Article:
Do you need a Plan B career?

July 09, 2015
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Were you one of those kids who knew exactly what they wanted to be when they grew up? Or did it take you a while to find your true vocational calling? Perhaps you’re still pondering your options, midway through your Bachelor of Arts.

No matter which category you fall into, the reality is that life doesn’t always go according to plan. Even those who once saw their future clearly may one day find themselves in career limbo, either disillusioned with their chosen path or newly qualified, but desperately unemployed.

In these situations, what’s the advantage of having a professional “Plan B”?

Manager of RMIT University’s Career Health Check Project and Career Development Education, Con Moraitis, believes students should be flexible in their approach to planning a career.

“We certainly encourage students to look at alternatives, [and] to have options,” Con says.

Further study, specialised disciplines, or even short courses, can reinvigorate qualifications that students have become disillusioned with. Con points out that parental pressure to focus on a particular field can leave some students floundering if they realise it’s not what they want.

But changing your mind partway through a degree isn’t the end of the world.

“I don't think anything’s wasted, ever,” Con says. “You take what you’ve learned from that and then use it in the future.”

 It helps me take more risks [with my music], knowing I have another career to fall back on.

And these days, it’s never too late to change careers if your original choice becomes unfulfilling or unsustainable further down the track.

“The most important thing is having transferable skills. You can take them from job to job,” Con says.

Difficulties can arise with career choices that are in particularly small or competitive industries. In Australia, for example, creative job opportunities in the arts are limited due to the diminutive nature of fields such as film, theatre and music, and notably because of the lack of arts funding.

Having a “day job” as an arts practitioner is a common way to support a creative career in the early days.

Twenty-three-year-old musician Sally Coleman is committed to her music career – where she's currently kicking goals – but also has two part-time jobs and a communications degree from the University of Technology, Sydney under her belt. She says her jobs help pay the bills, and her Plan B qualification acts as a safety net.

“It helps me take more risks [with my music], knowing I have another career to fall back on,” Sally says.

The notion of keeping your career options open comes with pros and cons. Having an alternative job or qualification to your ideal is safe and sensible, giving you peace of mind that if things go pear-shaped, you won’t be out on the street.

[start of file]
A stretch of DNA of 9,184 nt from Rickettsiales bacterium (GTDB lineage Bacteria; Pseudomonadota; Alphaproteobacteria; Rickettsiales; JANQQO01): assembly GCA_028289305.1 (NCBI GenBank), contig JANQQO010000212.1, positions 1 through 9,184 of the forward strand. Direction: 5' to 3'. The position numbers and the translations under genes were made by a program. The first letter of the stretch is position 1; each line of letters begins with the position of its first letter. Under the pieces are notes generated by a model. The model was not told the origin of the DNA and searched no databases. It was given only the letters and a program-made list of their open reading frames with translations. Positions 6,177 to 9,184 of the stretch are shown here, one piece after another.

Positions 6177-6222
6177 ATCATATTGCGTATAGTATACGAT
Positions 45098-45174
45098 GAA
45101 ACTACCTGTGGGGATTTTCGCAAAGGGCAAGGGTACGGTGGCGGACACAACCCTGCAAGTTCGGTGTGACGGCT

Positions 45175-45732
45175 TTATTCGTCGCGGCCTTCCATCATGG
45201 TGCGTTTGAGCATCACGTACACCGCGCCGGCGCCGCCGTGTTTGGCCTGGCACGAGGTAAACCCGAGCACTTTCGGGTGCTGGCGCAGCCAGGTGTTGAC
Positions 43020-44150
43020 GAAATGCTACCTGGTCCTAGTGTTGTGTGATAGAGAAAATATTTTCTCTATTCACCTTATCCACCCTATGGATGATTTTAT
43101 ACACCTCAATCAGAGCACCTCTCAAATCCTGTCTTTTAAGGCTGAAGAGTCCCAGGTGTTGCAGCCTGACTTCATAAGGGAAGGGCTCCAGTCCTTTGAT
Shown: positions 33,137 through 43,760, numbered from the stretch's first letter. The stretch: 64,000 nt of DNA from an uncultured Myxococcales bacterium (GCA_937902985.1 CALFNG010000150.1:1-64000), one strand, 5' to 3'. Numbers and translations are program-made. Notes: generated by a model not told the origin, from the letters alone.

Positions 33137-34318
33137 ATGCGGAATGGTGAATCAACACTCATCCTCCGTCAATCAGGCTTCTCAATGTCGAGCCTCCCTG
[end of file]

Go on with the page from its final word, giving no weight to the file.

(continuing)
The key to a Plan B is finding something with purpose that sits well with your values and interests.

But does splitting your time and energy between your passion and your Plan B mean you won’t excel at either? Con doesn’t think so.

“I tend to believe in the Plan B; it’s a security blanket,” he says. Also a musician on the side, Con understands the reality of needing a viable way to earn an income.

“The key to a Plan B is finding something with purpose that sits well with your values and interests.”

You also need a balance between putting yourself under excessive pressure and challenging yourself to work towards ambitious goals. So if you don’t “have it all” by the age of 30 (or whatever target you’ve set for yourself), don’t panic.

“Have conversations with others - people who are involved in the same endeavours - rather than allowing yourself to fall apart over it,” Con says.

Meanwhile, getting your first job after graduation can be difficult in a flooded labour market. Con suggests keeping an open mind when applying for jobs – consider going for a job that may be a useful side step towards your dream job if you don’t get what you want immediately.

“It’s the networking that you do and the relationships that you create – that’s what impacts on whether you succeed,” he says. “So putting yourself out there and doing other things is actually good, because it opens up other opportunities.”

A self-proclaimed optimist, Con’s advice to all students is to keep at it: “The key thing is to continue developing yourself, keep developing those employability skills … and be proactive.”

Phoebe Hartley

Phoebe makes films, eats dumplings and studies journalism. She tweets sporadically at @phoebehartley.

Image: Markus Thorsen, Flickr Creative Commons license

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